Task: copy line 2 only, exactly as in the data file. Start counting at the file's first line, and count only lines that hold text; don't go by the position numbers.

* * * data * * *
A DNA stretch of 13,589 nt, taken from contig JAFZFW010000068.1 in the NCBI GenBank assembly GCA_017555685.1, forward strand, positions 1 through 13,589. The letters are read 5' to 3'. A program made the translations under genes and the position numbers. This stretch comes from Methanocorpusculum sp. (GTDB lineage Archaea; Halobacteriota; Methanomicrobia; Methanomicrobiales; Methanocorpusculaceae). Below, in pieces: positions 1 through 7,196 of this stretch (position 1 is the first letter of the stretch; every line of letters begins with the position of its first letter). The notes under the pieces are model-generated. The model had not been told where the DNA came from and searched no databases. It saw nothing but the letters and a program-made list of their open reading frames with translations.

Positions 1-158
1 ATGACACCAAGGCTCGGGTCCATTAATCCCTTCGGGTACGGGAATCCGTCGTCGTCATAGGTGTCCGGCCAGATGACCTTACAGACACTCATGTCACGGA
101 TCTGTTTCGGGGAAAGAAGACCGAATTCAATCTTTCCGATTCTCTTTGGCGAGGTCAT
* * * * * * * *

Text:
Positions 1-158